Recognising this may help to fix it. I’m slowly returning to ‘public’ work, which is a kick in the pants to sort myself out. I’m being inspired by those social media folks, friends and strangers, rather than overwhelmed by their skill.

Himself commented when I wore some jewellery the other day that it suited me. I took that thought and turned it around in my head: What is ‘me?’ Here, now, at this stage of life, with this shape and with practical needs?

A work in progress, as always. But returning my hair to its colourful best is a start (I’ll get the split ends sorted when I’m allowed again).

Writing this seems so vain in one sense, although I suspect it’s something many of us have thought about as we kick our heels at home. How playful can we be in such scary, mad times? Isn’t such a topic trivial? There’s bigger issues to worry about!

And yet self-care is high on the agenda, as we struggle to find what works in keeping us sane and moving.

I love seeing my friends dress up to go to the supermarket, or post cosy pictures with soft toys and hobbies. This is still who we are, even when we’re not putting on a Public Face for Work. I need to learn not to be ashamed of who I am, nor fear the mockery. I thought I’d got past that, but old demons resurface if given half a chance.

What am I doing? I’m exploring gently to see what pokes a head up from the ground this Spring.

Comments (2)

Light in the Dark

Today was not a good day.

But I did receive some advice that struck me, and which I would like to remember. I should try to ‘surround myself with things that make me happy.’

Even though we may have our own spaces, how consciously do we do this? Not random piles of Stuff, nor the minimalism of only keeping what gives us joy, but taking time to seek out soul-deep happy things in the moment – as medicine, solace, comfort, fuel to keep yourself moving forward.

The world is turning, things are changing, and I don’t know where we will end up. But for the first time in a while, I feel that I am seeing something to aim for, with the pulling back of self-care helping radiate outwards to larger work.

Tonight I sit, exhausted in body and spirit. I have soft knitting in my lap, colourful yarn gifted by fellow yarnies. A pup or a kitten may come by for a snuggle. A toy Jackalope sits nearby, sent from a friend miles away. Fire crackles in the hearth, and Himself prepares comforting food. Before bed, I will dip into a few pages of an excellent book.

Tomorrow, I will work on gifts for friends. Writing plans are germinating, throwing out tiny shoots of growth as characters begin to talk to me. Ritual ideas are also coming, as we near Imbolc, but also as I prepare a rite of Passing.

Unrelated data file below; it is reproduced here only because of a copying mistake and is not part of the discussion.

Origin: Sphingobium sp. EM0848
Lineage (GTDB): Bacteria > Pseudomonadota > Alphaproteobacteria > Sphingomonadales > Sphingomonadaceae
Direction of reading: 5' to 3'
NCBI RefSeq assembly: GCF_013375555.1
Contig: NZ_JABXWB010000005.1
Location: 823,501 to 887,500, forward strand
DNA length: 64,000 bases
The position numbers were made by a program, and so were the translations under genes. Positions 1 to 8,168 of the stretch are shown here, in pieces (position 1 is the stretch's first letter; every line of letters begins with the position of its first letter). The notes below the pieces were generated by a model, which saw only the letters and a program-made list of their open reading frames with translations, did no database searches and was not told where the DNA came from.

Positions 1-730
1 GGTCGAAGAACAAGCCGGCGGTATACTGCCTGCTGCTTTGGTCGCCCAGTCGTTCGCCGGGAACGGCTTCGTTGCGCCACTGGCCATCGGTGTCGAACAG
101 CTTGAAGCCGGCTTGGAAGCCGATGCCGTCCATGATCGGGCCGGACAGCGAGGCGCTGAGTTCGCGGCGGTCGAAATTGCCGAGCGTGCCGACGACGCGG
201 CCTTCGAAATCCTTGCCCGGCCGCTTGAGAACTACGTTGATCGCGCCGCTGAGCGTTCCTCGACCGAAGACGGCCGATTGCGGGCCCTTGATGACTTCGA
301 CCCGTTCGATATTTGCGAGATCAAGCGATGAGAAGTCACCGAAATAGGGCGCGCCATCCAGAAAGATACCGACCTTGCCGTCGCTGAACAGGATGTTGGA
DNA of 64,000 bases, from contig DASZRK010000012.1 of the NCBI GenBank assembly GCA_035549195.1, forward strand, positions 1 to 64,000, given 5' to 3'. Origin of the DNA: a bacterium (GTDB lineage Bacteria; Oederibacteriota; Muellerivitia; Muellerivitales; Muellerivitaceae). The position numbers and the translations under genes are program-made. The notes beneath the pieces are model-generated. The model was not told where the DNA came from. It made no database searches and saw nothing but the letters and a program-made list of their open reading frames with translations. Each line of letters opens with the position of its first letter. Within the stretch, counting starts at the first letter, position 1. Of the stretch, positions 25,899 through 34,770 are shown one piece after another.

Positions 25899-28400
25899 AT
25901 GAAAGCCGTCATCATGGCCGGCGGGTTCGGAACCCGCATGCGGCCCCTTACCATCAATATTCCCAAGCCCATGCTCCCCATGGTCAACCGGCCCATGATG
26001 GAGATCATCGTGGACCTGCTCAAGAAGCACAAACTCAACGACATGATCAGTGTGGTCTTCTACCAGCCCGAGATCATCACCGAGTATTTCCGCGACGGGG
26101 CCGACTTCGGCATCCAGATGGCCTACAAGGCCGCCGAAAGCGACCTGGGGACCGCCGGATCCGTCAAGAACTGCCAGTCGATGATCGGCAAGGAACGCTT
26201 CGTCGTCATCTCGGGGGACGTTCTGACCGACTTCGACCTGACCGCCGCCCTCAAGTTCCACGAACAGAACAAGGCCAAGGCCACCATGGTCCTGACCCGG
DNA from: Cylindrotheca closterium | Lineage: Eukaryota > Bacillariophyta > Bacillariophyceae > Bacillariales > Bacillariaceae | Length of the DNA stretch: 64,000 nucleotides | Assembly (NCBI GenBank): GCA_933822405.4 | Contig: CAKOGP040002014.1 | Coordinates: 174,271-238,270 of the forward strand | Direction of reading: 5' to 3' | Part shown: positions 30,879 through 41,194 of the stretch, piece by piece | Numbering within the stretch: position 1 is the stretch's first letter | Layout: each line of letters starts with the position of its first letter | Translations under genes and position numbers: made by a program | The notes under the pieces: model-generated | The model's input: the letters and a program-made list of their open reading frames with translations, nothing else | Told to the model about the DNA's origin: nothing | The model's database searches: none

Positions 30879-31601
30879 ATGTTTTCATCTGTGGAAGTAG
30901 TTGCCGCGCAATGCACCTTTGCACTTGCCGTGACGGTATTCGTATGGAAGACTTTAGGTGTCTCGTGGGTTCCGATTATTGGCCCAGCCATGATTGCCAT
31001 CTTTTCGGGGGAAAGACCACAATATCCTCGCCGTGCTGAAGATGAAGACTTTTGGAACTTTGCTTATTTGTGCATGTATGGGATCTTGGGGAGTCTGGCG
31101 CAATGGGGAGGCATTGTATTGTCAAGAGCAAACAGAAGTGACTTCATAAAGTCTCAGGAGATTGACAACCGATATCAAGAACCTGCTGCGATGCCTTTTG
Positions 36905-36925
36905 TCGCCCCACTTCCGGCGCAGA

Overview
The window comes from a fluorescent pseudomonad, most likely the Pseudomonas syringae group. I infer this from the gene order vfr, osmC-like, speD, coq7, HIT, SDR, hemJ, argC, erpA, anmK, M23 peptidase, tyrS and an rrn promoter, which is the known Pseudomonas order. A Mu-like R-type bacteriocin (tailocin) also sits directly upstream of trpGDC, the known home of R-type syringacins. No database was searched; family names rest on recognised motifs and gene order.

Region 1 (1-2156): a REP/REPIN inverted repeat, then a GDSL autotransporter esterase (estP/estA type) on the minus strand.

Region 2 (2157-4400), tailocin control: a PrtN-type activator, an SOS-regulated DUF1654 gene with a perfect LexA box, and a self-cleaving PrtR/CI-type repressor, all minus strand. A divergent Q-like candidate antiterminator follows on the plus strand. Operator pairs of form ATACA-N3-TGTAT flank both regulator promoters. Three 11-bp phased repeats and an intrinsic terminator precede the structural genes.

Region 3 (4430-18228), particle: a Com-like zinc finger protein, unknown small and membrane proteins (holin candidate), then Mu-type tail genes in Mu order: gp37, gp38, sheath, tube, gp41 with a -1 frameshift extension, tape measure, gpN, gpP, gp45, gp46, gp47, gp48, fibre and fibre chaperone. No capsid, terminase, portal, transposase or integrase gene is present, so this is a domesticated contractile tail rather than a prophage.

All of this while the country is locked down by illness. When we need companionship but cannot even touch family and friends – at least we have this technology to keep our shared spirits up. We have items with stories, that have come to us when needed.

We keep going through the winter months, and I am glad of being able to reach beyond that dark to the flame of happiness again.

Leave a Comment

‘A Dowry of Blood’, by S.T. Gibson

Years ago, I discovered a copy of ‘Dracula’ in my local library. I remember doing virtually nothing for the rest of that day – just curled up on the sofa, engrossed in one of the most enduring tales in English literature.

I’ve loved vampire tales ever since. This was in the days before it was a trend, and what was published had to perform as a novel first, a sub-genre second. So it was that I found Anne Rice, Chelsea Quinn Yarbro, Fred Saberhagen and others. Adult vampires, not teen dreams.

Years later, Kim Newman published ‘Anno Dracula’, one of his super-meta books that references virtually everything in its field, fictional or historical. Dracula rubs shoulders with Oscar Wilde, Lestat and Jack the Ripper. Everything swirls together in a marvellous characterful universe.

This books feels as if it is naturally part of that world.

As the book opens, we are being addressed by the narrator as she tells her history. She is one of several ‘brides’, to a long-lived warrior vampire lord whose name she vows never to mention.

We follow the little vampire family through the streets of European cities and beyond, exploring anew what it feels like to witness the world changing around you, while remaining stuck, frozen in time exactly as you were when you changed into an almost-immortal night hunter.

The writing is beautiful. I found myself absolutely captivated, swept up in the tale as I was with the original story back in my own past. I felt the same wish for the characters to grow beyond their immortal lives, while knowing they never could. I felt traces of the different versions of the same characters (although to my knowledge, only Chelsea Quinn Yarbro has specifically tackled the Brides themselves before).

We, the reader, know who this is, of course. But it’s one perspective, and somehow a voice we’ve never heard before, despite its familiarity. I became as emotionally involved with the protagonist as I had with those well-told vampire tales gone by, and I realized all over again what was missing from the mass-marketed iterations flooding the bookshops these days.

Please do pick up this book and see for yourself. I’m already looking to buy the physical version of the ebook I have, and will absolutely be reading it again, as well as looking out for whatever this author writes in future.

A huge recommend.

‘A Dowry of Blood’ will be released on January 31 as paperback and ebook. I was kindly provided with an ebook version of this title by the author, in exchange for a fair review.

Leave a Comment

Older Posts »